MICROSOFT ENCARTA COLLEGE DICTIONARY
Release date: 07/01/2001
Aimed primarily at students—and redacted from Microsoft's Encarta World English Dictionary (2001)—this new volume promises two things competitors such as American Heritage lack. The first, predictably, concerns technology: Encarta includes entries for "electronic town hall," "LMK" ("let me know" in e-mail) and, yes, LINUX, marking tech-related definitions with a (silly-looking) lightning bolt. Instead of an essay on historical linguistics, Encarta gives a very practical five-page essay on Web research methods and Netiquette. The second, more substantial, difference concerns its audience. With help from many college English teachers, lead editor Soukhanov (Word Watch) and crew aim skillfully at undergraduates and others who need help avoiding common errors. Frequent wrong spellings ("vinagrette," "twelvth") appear as their own entries in gray strikethrough type; inserts following definitions explain correct usage, distinguishing, for example, "flaunt" from "flout." Other inserts give "literary links" (Camus for "stranger," Forster for "view") or offer "quick facts" about terms like "chaos theory." Encarta gives proper nouns troublingly minimal definitions: "Neil Armstrong" and "Jane Austen" get big portrait photos, but are identified only as "U.S. astronaut" and "British author." Obscure words and technical senses turn up, but not always reliably—"no-kill" (of an animal shelter) but not "noisette"; "lingual" means only "of the tongue" or "of language," though it bears, in phonetics, a more specific sense. These and other choices may strike know-it-alls as bad news, but likely they will please a hurried, or less sophisticated, readership—the volume may irritate purists, but it fills a genuine, perhaps an important, niche. (July)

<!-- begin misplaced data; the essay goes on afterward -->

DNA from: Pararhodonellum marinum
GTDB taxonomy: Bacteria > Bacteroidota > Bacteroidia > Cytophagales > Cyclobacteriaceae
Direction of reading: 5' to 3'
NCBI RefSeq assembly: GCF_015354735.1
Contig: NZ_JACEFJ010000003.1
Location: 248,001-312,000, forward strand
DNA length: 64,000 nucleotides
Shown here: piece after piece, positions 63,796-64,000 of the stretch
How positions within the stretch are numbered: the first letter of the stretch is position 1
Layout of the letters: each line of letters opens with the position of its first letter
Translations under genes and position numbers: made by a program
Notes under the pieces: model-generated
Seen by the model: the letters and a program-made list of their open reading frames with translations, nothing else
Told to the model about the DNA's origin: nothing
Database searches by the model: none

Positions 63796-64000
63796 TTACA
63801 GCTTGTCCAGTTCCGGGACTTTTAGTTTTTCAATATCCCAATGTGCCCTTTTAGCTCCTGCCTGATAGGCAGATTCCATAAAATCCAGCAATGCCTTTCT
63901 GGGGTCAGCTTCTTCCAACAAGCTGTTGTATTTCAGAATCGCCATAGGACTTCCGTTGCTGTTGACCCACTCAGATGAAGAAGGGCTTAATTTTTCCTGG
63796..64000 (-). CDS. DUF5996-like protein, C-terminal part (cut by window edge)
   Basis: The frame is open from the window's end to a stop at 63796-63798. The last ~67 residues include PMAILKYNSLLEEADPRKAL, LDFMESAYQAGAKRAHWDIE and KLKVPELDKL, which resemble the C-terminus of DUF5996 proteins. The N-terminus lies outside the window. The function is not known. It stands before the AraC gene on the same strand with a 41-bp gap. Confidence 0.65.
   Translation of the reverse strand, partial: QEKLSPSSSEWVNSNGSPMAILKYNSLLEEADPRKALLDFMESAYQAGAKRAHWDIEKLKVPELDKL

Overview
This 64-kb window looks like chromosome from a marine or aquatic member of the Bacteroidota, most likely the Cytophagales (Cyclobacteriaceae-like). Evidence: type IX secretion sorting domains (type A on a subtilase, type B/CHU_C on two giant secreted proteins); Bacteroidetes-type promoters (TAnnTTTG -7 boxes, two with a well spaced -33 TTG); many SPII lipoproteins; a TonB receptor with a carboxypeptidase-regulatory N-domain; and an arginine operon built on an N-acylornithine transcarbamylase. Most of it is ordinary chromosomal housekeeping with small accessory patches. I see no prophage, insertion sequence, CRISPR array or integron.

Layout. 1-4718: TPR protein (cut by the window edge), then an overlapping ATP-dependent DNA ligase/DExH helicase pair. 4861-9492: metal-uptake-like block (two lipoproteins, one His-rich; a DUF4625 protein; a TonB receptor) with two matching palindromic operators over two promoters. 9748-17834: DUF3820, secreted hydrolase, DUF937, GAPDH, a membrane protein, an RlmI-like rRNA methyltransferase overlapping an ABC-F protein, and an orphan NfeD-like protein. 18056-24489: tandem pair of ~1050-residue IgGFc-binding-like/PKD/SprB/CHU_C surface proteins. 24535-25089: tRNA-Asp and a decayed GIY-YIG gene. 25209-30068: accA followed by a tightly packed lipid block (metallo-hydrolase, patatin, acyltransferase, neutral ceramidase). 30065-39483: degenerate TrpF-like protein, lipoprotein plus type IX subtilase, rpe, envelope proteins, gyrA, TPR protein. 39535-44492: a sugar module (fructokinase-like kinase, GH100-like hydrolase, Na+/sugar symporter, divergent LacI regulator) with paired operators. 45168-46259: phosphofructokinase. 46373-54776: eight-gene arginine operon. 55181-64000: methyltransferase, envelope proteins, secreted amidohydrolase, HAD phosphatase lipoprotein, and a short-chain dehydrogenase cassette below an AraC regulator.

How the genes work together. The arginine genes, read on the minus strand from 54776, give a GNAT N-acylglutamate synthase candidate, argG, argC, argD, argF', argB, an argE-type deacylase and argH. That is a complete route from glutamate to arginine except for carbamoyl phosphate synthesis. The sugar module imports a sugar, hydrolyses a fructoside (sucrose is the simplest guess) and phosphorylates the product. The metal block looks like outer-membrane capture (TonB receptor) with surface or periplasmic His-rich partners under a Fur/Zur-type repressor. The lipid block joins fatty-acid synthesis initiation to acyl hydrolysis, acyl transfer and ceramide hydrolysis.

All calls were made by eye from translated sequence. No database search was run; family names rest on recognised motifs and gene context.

Forecast:Microsoft's Encarta Encyclopedia took a beating for its omissions and mistakes; this imperfect dictionary should compete not with comprehensive reference works (as Encarta World English meant to) but with other college dictionaries—it could do very well if promoted vigorously.